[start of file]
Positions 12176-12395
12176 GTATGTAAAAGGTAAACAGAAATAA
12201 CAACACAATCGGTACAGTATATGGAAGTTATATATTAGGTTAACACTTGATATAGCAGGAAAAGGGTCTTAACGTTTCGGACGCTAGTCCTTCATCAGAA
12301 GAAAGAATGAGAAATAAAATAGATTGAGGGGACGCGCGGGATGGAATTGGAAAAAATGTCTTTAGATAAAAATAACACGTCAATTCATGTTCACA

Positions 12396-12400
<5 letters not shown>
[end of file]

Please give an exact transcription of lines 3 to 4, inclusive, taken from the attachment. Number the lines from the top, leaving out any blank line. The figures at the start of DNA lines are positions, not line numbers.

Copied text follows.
12201 CAACACAATCGGTACAGTATATGGAAGTTATATATTAGGTTAACACTTGATATAGCAGGAAAAGGGTCTTAACGTTTCGGACGCTAGTCCTTCATCAGAA
12301 GAAAGAATGAGAAATAAAATAGATTGAGGGGACGCGCGGGATGGAATTGGAAAAAATGTCTTTAGATAAAAATAACACGTCAATTCATGTTCACA